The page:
A Theology of Buildings, Ministry, and High-Cost Tools, Part 1

The church campus (our church currently has three campuses) I serve at is about to undertake a remodel/building project. I’m pretty excited about it, because it will give the high school ministry a bit bigger of a meeting space, while focusing on providing more room for small groups to meet at church.

As we’ve been meeting with our architect and drawing up plans, it’s hard for my mind not to wander to the purpose and need of buildings in the life of a church. I’m thankful that I serve at a church that approaches buildings and construction conservatively (spend what we have, NOT what money we think will come in if we have a really cool building). Still, in our last meeting, we talked about the need to determine what kind of audio/visual equipment we’d like to have in our new meeting space, and I found myself struggling with making a distinction between what would be fun to have and what tools I feel is really necessary for how God is leading us to serve our church and community. So, I emailed my good friend and missionary (currently serving in Kenya) Jim to see what he thought. He’s got an amazing heart for God’s Kingdom and is a really sharp thinker and writer. I was interested in his response, because he’s anything but a bells-and-whistles kind of guy; he grew up in a church that gives away a huge chunk of its budget to domestic and international missions (I believe it’s one-half of the budget, but I haven’t double-checked that). Here’s what I asked him (I’ve provided just the highlights):

What role does a building play in church life? I think our church approaches building conservatively…I just wonder what buildings really do, such as our new youth rooms (not really new construction, just moving locations and pushing some walls around). Are we building cathedrals that will one day sit empty like the grand cathedrals in Europe?…Do we really need to spend thousands on a sound system for high school students? Or could I teach the word of God just as effectively with a Bible and a bullhorn?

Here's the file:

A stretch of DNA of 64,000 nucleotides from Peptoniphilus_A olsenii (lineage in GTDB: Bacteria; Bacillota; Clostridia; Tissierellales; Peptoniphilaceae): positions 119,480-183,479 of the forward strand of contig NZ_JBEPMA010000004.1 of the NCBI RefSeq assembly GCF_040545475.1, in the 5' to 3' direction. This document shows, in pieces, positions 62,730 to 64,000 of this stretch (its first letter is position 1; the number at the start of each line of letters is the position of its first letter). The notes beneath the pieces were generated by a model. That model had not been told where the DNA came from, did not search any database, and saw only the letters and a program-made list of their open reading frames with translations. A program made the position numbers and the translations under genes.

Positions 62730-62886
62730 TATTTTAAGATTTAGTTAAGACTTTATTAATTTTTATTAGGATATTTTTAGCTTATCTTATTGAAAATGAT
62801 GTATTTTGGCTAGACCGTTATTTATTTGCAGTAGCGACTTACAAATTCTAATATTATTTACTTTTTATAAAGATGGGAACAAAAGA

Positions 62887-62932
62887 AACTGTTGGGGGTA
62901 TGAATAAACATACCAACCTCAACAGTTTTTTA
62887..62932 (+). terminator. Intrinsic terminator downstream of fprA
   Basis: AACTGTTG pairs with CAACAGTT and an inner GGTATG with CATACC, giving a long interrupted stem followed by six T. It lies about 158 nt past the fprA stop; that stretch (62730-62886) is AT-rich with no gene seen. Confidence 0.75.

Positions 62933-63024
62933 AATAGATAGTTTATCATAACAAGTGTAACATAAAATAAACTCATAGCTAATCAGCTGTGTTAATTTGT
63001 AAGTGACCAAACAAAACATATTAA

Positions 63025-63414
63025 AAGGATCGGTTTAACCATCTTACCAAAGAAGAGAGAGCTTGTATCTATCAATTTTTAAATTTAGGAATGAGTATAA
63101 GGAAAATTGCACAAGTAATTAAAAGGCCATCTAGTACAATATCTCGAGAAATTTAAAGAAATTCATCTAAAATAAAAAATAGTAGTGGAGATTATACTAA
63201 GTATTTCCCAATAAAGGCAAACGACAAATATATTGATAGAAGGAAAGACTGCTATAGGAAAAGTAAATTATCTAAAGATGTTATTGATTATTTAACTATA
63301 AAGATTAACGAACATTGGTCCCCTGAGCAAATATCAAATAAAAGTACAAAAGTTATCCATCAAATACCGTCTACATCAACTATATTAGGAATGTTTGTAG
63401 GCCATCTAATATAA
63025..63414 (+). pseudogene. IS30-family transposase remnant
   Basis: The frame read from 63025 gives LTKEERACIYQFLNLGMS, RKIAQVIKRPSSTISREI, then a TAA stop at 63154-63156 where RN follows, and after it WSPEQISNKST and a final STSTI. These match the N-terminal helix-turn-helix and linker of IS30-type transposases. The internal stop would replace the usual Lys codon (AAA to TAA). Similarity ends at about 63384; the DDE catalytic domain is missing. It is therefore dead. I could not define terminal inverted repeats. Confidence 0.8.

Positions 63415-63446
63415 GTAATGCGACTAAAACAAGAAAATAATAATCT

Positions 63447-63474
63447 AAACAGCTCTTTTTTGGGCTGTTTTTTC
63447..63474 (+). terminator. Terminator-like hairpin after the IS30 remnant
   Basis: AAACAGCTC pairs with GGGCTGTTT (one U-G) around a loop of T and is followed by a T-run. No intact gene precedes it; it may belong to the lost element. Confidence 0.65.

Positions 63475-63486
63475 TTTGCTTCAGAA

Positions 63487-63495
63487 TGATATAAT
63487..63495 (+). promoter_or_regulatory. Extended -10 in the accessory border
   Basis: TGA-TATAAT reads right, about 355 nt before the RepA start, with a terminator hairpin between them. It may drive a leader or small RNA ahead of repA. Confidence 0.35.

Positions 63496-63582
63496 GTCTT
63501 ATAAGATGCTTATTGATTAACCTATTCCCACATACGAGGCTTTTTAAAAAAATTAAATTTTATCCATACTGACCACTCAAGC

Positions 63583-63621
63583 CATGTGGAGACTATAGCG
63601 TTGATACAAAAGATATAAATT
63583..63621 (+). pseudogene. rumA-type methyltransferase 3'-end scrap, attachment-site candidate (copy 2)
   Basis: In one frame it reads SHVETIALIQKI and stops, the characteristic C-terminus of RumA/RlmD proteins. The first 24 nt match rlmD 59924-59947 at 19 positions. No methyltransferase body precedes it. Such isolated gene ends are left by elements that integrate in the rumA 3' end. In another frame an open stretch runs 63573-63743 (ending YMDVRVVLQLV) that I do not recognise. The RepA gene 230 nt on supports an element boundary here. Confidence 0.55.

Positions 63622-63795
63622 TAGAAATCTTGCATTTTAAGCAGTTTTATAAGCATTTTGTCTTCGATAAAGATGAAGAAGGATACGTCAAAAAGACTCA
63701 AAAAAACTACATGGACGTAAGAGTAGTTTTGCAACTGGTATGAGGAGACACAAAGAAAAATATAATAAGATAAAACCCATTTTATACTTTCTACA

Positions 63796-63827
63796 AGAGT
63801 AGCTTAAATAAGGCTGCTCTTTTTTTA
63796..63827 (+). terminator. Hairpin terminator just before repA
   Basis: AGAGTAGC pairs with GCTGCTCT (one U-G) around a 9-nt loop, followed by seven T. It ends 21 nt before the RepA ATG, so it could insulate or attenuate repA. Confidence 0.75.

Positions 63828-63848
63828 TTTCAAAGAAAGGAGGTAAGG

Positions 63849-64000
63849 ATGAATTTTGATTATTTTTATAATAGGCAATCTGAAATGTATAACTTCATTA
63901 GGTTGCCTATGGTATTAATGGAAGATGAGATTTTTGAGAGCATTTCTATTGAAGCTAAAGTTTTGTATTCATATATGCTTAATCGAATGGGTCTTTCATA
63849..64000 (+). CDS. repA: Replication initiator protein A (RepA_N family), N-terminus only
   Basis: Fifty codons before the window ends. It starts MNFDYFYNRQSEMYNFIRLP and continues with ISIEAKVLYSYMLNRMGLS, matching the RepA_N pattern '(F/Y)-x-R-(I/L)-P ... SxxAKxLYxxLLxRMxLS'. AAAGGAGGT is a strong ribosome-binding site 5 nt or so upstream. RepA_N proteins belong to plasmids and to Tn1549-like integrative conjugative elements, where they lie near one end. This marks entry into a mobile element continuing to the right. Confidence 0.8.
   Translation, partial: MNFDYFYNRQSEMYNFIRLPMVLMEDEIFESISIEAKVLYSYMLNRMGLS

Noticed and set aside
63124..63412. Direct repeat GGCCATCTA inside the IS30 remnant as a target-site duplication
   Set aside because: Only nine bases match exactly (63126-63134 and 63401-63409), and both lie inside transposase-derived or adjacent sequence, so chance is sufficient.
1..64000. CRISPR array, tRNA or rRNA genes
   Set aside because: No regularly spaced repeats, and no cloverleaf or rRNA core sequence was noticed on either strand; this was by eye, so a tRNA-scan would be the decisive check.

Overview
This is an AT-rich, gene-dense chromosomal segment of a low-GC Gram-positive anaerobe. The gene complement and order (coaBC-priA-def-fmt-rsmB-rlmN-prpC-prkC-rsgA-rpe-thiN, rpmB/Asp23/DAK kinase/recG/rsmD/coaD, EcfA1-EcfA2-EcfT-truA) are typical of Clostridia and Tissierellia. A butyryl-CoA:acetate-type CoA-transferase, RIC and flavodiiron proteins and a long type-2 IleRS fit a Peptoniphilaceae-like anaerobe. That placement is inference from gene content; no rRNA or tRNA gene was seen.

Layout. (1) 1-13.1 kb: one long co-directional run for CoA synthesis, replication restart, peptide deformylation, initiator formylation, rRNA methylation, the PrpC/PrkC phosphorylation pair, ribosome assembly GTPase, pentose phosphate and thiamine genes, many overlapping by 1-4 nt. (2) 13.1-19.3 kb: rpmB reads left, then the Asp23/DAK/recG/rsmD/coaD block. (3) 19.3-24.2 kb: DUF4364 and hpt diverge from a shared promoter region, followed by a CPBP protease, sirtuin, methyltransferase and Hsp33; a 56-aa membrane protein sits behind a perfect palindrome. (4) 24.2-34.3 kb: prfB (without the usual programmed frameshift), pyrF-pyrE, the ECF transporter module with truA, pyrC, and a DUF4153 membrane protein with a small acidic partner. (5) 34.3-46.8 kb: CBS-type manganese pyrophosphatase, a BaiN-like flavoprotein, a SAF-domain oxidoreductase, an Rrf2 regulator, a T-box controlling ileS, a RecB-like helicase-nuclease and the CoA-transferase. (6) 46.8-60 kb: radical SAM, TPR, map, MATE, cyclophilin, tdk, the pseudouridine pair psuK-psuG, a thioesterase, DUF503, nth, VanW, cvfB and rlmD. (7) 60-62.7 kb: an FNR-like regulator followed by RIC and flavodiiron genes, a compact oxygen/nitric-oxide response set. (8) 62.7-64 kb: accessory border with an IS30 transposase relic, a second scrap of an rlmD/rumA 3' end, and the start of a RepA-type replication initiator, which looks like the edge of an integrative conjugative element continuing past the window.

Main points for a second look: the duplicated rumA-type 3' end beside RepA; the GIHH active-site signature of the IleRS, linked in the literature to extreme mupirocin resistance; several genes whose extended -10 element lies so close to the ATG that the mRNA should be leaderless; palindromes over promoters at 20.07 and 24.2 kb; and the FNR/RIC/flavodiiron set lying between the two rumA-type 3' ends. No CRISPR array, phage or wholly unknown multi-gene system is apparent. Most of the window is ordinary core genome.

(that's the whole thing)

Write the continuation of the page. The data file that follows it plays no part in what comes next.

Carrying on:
Here are some highlights of his response (shared with permission):

Heh! Easy question… *sarcasm*

It’s easy to say that a fancy building is NOT what the church should be about. The early church had NO building. Yes, a Bible and bullhorn is probably just as good as a thousands of dollar sound system with lights and fog… Much more effective than a bullhorn and a Bible is a meal and a conversation or a cup of Starbucks and some prayer or just working alongside somebody for a few hours. I think making a more ‘interactive’ experience with the audience probably makes it even easier to fall into the trap of attending church for the experience rather than focusing on experiencing God. So not only is it easy to argue that a cutting-edge building is unnecessary, but even detrimental.

BUT – the American church has great value – even her conventions. The ripest fruit sits in American churches expecting a certain experience… and a good sound system. That experience is probably an easier ‘in’ for an authentic gospel than anywhere else in the world. Give the sleeping heart an experience – that gets interested people in the door. Then through radical personal interaction with a few, maybe a large-scale change can be triggered. The Western church needs revival (to use an old-fashioned and over-used term). Nice sound systems will NOT bring it, but it does attract what might be the largest crowd in the world that is ripe for authentic revival. The way we think about Christianity in the West needs to change. A state-of-the-art building will not change it in the least – it’s probably a negative reinforcement – but there is great potential for a radically different faith sitting in ‘pews’ every Sunday. Using convention to capture their attention/vision for a moment could be one of our most effective tools for spreading a desire for relationship with Christ and radical faith with Him, as I see it.

In part 2 I’ll try to organize my thoughts into a “theology of buildings and ministry tools” for lack of a better phrase. What do you think about the questions I posed to Jim or his response?

Update: Read part 2 here.

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